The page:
Summer blockbuster: The Force (for Taxing Internet Sales) Awakens

Tax and budget policy expert Randy Bauer explores the likely impact of a court ruling that will allow states to collect more sales tax from online purchases. Iowa Republicans were counting on that authority, having approved expanded sales tax collections as part of the tax bill enacted in May. -promoted by desmoinesdem

Years ago, I did a tongue-in-cheek summary of major tax issues and used variations on movie titles as lead-ins to discussions of various taxes. At that time, I lamented the various factors eroding state and local government sales tax collections (and recently reprised these concerns on Bleeding Heartland), labeling the discussion “Dearth of a Sales Tax.” With that background in mind, it’s time to cue up Star Wars theme music for this year’s summer tax blockbuster, The (Sales Tax) Force Awakens.

On June 21, 2018, the U.S. Supreme Court (SCOTUS) threw sales tax dependent state and local governments something of a lifeline, as it overturned two long-standing sales tax precedents that had limited the ability of governments to compel the collection of sales taxes from sellers without a physical presence in their state.

In South Dakota v. Wayfair (Wayfair), the SCOTUS overturned prior case law dealing with catalogue and phone sales (National Bellas Hess v. Illinois Department of Revenue, 386 U.S. 753, 1967) and Internet sales (Quill v. North Dakota, 504 U.S. 298, 1992) and ruled that states (and, by extension, local governments) have the ability to compel (at least some) sellers without a physical presence to collect and remit sales tax from customers.

This is a significant achievement in the ongoing fight to collect this tax. As noted in my prior piece for Bleeding Heartland, sales tax collections, as a share of personal income, have been declining for decades for multiple reasons. For many governments, the only way to prevent a significant revenue decline for what is generally a key revenue source has been to continually increase the sales tax rate, but this approach is problematic. First, as the rate increases, the tax becomes more regressive (because lower income households devote more of their income to sales taxable goods and services). As the tax rate rises, it also has more impact on market decisions – both for producers and consumers. Finally, it can also create “border effects” where differences in sales tax rates drive consumer purchasing decisions that may not otherwise align with market decisions.

While Wayfair is welcome relief for sales tax dependent governments, a review of the facts leading up to the decision and the decision itself suggests that this is not a clear “slam dunk” victory for the ability of governments to compel collection of sales tax from all phone/catalogue/Internet sellers. The following will discuss what this means for governments, sellers and consumers in this “brave new world” of sales tax collection.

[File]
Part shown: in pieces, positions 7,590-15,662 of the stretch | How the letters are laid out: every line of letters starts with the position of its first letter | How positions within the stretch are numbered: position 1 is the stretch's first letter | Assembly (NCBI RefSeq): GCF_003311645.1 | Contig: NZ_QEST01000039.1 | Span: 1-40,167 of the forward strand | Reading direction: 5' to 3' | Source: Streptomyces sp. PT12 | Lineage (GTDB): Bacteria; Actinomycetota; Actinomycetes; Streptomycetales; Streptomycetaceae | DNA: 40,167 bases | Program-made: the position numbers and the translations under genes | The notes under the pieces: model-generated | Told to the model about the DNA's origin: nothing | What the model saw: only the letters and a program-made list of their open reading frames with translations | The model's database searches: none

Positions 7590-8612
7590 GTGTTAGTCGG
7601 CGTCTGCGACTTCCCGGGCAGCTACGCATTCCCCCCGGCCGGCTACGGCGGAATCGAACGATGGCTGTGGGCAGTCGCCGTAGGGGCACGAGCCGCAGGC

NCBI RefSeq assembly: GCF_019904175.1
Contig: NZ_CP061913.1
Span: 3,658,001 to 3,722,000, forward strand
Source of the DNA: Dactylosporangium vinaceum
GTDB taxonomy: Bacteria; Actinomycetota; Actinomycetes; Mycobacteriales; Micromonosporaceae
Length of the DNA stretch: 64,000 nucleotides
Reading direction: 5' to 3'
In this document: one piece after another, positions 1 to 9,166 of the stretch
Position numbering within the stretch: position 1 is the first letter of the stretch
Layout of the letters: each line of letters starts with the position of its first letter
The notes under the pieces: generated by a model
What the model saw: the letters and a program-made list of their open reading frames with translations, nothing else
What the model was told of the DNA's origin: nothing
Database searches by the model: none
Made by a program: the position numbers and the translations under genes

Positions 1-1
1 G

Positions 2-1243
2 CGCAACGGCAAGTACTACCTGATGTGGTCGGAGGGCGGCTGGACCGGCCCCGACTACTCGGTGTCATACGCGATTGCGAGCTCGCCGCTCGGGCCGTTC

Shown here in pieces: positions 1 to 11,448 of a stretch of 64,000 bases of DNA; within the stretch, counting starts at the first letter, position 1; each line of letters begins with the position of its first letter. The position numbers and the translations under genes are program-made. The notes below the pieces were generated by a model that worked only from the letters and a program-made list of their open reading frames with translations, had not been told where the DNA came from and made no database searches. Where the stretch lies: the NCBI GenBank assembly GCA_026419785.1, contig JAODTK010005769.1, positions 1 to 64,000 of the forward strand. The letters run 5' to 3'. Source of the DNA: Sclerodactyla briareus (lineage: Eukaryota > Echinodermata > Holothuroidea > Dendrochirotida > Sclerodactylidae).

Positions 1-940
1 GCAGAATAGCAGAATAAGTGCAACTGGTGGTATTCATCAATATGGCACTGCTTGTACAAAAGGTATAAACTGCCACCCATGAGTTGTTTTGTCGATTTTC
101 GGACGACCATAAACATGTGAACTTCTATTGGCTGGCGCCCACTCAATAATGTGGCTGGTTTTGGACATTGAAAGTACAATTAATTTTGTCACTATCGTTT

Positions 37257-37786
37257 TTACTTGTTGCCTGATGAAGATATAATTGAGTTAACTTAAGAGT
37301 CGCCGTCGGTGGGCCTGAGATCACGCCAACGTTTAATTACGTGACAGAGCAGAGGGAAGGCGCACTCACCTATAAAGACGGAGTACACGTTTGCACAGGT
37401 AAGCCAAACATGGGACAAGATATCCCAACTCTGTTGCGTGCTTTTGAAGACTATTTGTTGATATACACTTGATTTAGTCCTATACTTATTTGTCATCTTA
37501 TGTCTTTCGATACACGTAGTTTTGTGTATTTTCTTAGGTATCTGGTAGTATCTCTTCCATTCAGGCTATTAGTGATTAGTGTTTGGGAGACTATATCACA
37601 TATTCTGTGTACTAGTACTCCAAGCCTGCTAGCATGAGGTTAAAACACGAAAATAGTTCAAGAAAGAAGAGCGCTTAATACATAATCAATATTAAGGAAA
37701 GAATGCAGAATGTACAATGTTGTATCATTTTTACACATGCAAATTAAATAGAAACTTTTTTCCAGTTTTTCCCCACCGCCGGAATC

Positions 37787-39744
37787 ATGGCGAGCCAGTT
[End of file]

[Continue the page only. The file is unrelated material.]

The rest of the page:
Sales tax dependent governments have been dealing with the fallout from the rulings in Bellas Hess and Quill for decades. As the “Amazon generation” of consumers spent a greater share of their dollars online, states began looking for ways to stem this revenue loss.

The Streamlined Sales Tax Agreement (SSTA) was initiated by the National Governors Association (NGA) and the National Conference of State Legislatures (NCSL) in 1999 in response to the Bellas Hess and Quill court decisions. The goal was to increase uniformity that would either lead to greater vendor voluntary collection or the reconsideration of the two Supreme Court decisions.

As of 2017, 24 states participate in the program as full members (as shown in the following figure). While this is a significant number, several major states do not take part (notably California, New York and Texas), which limits the agreement’s impact.

SSTA State Participation Status (as of January 1, 2017) Source: Streamlined Sales Tax Governing Board

The SSTA is beneficial to states because it minimizes costs and administrative burdens on retailers that collect sales tax, particularly retailers operating in multiple states. In turn, this leads to voluntary collection of the tax by participating sellers. As an example, the State of Arkansas reported that it has collected approximately $107 million through the SSTA through the end of 2017. Conversely, the SSTA limits some state flexibility related to definitions and the treatment of sales taxes.

While the SSTA has led to some voluntary collection of sales tax by out-of-state vendors without nexus, it has failed to achieve the “critical mass” of state participation necessary to “move the needle” on either voluntary collection or federal action. Given the lack of participation by several major states, it is likely that it will never be the vehicle to be a primary remedy for the revenue loss from the Quill decision. It is notable, however, that participation in the SSTA was cited as a positive in the weighing of the impact of the South Dakota law on interstate commerce in the Wayfair decision.